From Procopius's pen three works have come down to us, commonly known as The Histories, Buildings, and The Secret History. The first and longest work was entitled by its author The Discourses about the Wars. It consists of eight books: two of them are about the Persian Wars fought in Mesopotamia, two about the Vandal War fought in Africa, three about the Gothic War fought in Italy and Sicily. These seven deal separately with events in the three different regions down to the year 552, when publication was completed, and were followed by one further volume, which covers the events on all fronts down to 554, when the volume was published. Though entitled 'Wars', these volumes contain far more than a narrative of military operations; they provide much material for a general history of the years with which they are concerned. Thus they supply valuable information about important happenings in the capital, such as the terrible insurrection of A.D. 5 3 z, and the equally terrible plague that followed ten years later. It is these volumes that are referred to in the footnotes to this translation as Book I, etc.
The second longest work was Buildings, an account in six books of the chief architectural splendours with which Justinian enriched the capital down to the year 560. This is a fulsome and tedious work, written in pompous language, and made distasteful by the constant flattery of the imperial pair. Can it be that it was intended to safeguard the writer's position in the eyes of the Emperor, and that it brought him the promotion to which we have referred?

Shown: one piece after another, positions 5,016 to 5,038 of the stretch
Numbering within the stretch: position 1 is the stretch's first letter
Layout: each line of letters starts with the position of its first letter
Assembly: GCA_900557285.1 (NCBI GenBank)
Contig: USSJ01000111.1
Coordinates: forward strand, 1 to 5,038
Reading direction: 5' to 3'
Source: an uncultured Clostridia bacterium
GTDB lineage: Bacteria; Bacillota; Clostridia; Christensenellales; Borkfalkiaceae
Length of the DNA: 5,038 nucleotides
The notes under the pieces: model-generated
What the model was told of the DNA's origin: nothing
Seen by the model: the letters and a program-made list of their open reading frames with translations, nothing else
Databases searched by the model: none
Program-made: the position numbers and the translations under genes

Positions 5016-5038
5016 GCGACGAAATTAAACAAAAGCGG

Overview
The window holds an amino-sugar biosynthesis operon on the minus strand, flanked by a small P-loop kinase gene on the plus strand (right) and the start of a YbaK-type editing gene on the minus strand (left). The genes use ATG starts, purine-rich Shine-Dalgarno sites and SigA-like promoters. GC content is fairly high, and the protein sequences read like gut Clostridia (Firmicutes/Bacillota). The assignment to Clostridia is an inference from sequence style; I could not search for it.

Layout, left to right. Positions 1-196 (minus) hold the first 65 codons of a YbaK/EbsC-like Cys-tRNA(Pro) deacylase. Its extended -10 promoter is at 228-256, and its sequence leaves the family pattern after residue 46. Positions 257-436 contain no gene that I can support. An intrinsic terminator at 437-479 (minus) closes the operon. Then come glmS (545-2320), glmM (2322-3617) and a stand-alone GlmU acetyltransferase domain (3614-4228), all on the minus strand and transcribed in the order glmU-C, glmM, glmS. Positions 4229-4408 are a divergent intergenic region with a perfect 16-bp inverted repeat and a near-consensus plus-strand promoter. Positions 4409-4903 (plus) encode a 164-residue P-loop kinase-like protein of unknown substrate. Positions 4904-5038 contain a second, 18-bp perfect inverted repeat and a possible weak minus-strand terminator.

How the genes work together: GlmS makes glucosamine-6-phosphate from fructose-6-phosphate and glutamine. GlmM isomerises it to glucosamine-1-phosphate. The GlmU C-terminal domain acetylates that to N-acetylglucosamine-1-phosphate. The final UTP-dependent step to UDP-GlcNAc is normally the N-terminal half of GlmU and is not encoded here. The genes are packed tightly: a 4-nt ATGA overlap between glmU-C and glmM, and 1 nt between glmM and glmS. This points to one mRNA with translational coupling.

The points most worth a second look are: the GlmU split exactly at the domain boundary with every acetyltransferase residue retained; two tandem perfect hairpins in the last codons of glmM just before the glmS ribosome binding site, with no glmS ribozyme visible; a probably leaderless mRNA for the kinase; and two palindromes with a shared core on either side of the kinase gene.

The third work — third in size and in date of publication, but not in date of composition — was The Secret History. The two references in this book to the fact that Justinian had so far been ruler for thirty-two years led Gibbon to believe that it was written in A.D. 559. But if we reckon his reign as beginning not in 527 but in 518 since it was not Justin but his nephew who actually governed the Empire, we shall agree with Bury and the other modern scholars who believe the date to have been 550. This seems highly probable in view of the contempt with which Procopius dismisses the earlier monarch as a nonentity. Parallels are not hard to find. When St Luke dates the beginning of the Baptist's ministry as 'the fifteenth year of the reign of Tiberius Caesar' he is almost certainly counting not from that emperor's accession in A.D. 14, but from his association in the imperial prerogatives two years earlier. Eusebius reckons the reign of Augustus as having begun not in 27 or even 31 B.C. but on the Ides of March 44 B. e. Much later the Jacobites were to reckon the years of Charles I I's reign not from his restoration in 1660 but from his father's martyrdom eleven years earlier.